Coalbed Methane Operational FAQ’s
What is the difference between ‘conventional’ and ‘unconventional’ natural gas production?
In the next 10 to 15 years, unconventional gas such as coalbed methane (CBM) is expected to make up half of Canada’s gas supply.
The term ‘unconventional gas’ refers to three main types of natural gas: coalbed methane, shale gas and tight gas. Conventional and unconventional gases differ, not so much by their chemical compositions, but by the geological characteristics of their reservoir rock.
Most coalbed methane is stored (adsorbed) within the molecular structure of the coal and is held in place by the pressure of the overlying rock. Decline rates are low with reserve life in the 25 to 30 year range. In contrast, conventional gas is often found trapped within spaces found naturally within the rock formation itself. Conventional gas production tends to have large initial production rates which decline very quickly with reserve life of less than a decade.
Most of the large reserves of conventional natural gas in North America have been found and are in a stage of declining production. CBM is seen as playing an important role in reducing the gap between future demands and declining conventional production.
Why focus on coalbed methane production?
Unconventional gas resources such as CBM are becoming increasingly important. Canada’s conventional natural gas production peaked in 2000 with Western Canada’s conventional gas pools maturing and accelerating in their decline.
The Alberta Geological Survey estimates there may be up to 500 trillion cubic feet of natural gas in Alberta’s coals. Unconventional gas resources like coalbed methane will fill current and future generations’ energy needs.
What are some of the advantages of CBM as a source of natural gas?
Coalbed methane is a low-cost, long-life natural gas resource. It has an advantage of being a self-sourcing reservoir where most of the gas is adsorbed on the surface of the coal where the reservoir itself acts as an excellent “storage medium”. Unlike most unconventional gas resources which use powerful fracking techniques, coalbed methane natural gas wells require minimal stimulation. Coalbed methane migrates through naturally occurring fractures in the coal called ‘cleats’ flowing direct to surface under low pressure.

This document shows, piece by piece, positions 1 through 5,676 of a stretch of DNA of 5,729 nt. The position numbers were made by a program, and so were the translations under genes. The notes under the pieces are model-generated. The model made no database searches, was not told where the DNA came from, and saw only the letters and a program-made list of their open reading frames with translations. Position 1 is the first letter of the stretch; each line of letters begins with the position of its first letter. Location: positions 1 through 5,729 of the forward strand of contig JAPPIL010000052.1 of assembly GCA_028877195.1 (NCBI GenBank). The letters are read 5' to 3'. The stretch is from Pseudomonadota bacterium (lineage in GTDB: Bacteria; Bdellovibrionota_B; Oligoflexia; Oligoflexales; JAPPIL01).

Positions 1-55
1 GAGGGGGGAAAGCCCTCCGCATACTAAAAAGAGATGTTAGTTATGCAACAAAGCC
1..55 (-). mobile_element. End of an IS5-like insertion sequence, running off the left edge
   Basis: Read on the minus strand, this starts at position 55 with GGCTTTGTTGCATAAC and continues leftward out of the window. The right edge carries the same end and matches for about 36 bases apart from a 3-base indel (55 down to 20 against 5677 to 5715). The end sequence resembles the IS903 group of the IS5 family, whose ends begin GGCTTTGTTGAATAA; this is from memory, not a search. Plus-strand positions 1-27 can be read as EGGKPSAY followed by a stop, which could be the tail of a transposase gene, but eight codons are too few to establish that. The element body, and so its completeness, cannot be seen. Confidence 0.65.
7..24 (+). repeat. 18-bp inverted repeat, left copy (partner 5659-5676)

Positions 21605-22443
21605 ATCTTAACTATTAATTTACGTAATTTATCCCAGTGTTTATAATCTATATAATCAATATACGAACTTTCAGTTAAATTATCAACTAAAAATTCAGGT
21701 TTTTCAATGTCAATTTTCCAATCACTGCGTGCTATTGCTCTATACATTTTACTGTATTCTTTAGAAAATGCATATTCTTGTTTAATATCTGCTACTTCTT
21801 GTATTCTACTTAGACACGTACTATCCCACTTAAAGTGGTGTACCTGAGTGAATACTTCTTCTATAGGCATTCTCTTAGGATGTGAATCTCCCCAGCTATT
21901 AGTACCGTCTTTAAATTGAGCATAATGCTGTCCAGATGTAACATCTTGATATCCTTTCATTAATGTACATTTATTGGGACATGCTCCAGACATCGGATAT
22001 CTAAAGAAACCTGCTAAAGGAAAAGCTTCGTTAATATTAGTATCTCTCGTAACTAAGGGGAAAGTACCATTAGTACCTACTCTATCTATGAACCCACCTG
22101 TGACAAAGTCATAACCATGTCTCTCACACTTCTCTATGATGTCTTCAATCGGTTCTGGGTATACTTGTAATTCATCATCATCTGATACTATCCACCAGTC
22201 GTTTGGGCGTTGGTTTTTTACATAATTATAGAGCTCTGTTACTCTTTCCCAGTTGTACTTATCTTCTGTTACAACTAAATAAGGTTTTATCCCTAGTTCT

Conventional gas wells start out with high production rates, but decline rapidly over a period of about 6 to 10 years. Comparatively, Ember’s Horseshoe Canyon CBM wells have a much smoother decline rate. Wells reach peak production soon after drilling and decline modestly in the early years, with lower declines in later life with wells typically producing for 25 to 30 years.
Is CBM competitive with shale gas plays?
While new technologies are unlocking significant new gas supplies from shale gas resource plays, our Horseshoe Canyon CBM assets in Alberta are amongst the lowest unconventional gas plays in North America.
To ensure success in the current business environment, we have cost structures competitive with these new sources of supply. Ember estimates a break-even supply cost of $3.00 to $4.00/mcf for a typical CBM drilling well, which includes both capital, operating and royalty costs.
How does coalbed methane drilling compare with conventional drilling?
Drilling for coalbed methane is shallow with drill depths of only 650 – 1,200 metres. Drilling is quick, efficient and has minimal land disturbance. It takes only an average of two drilling days from spud to rig release.